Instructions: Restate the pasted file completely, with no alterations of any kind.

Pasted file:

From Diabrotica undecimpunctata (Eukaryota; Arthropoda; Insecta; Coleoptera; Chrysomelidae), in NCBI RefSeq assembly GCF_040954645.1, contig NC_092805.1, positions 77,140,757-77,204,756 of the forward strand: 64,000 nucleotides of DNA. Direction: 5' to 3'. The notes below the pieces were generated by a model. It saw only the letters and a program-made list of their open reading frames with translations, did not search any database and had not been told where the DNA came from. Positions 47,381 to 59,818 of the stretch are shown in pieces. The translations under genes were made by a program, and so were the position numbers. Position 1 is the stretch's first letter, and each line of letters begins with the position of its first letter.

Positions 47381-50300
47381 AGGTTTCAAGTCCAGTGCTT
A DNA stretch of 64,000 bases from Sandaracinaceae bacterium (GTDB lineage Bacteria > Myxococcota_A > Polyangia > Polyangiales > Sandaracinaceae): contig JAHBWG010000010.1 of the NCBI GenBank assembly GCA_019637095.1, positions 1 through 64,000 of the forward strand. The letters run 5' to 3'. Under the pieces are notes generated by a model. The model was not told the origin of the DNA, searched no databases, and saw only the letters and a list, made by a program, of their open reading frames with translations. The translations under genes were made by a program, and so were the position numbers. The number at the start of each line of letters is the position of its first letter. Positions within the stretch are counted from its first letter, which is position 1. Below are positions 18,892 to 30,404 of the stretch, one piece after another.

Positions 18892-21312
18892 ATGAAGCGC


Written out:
From Diabrotica undecimpunctata (Eukaryota; Arthropoda; Insecta; Coleoptera; Chrysomelidae), in NCBI RefSeq assembly GCF_040954645.1, contig NC_092805.1, positions 77,140,757-77,204,756 of the forward strand: 64,000 nucleotides of DNA. Direction: 5' to 3'. The notes below the pieces were generated by a model. It saw only the letters and a program-made list of their open reading frames with translations, did not search any database and had not been told where the DNA came from. Positions 47,381 to 59,818 of the stretch are shown in pieces. The translations under genes were made by a program, and so were the position numbers. Position 1 is the stretch's first letter, and each line of letters begins with the position of its first letter.

Positions 47381-50300
47381 AGGTTTCAAGTCCAGTGCTT
A DNA stretch of 64,000 bases from Sandaracinaceae bacterium (GTDB lineage Bacteria > Myxococcota_A > Polyangia > Polyangiales > Sandaracinaceae): contig JAHBWG010000010.1 of the NCBI GenBank assembly GCA_019637095.1, positions 1 through 64,000 of the forward strand. The letters run 5' to 3'. Under the pieces are notes generated by a model. The model was not told the origin of the DNA, searched no databases, and saw only the letters and a list, made by a program, of their open reading frames with translations. The translations under genes were made by a program, and so were the position numbers. The number at the start of each line of letters is the position of its first letter. Positions within the stretch are counted from its first letter, which is position 1. Below are positions 18,892 to 30,404 of the stretch, one piece after another.

Positions 18892-21312
18892 ATGAAGCGC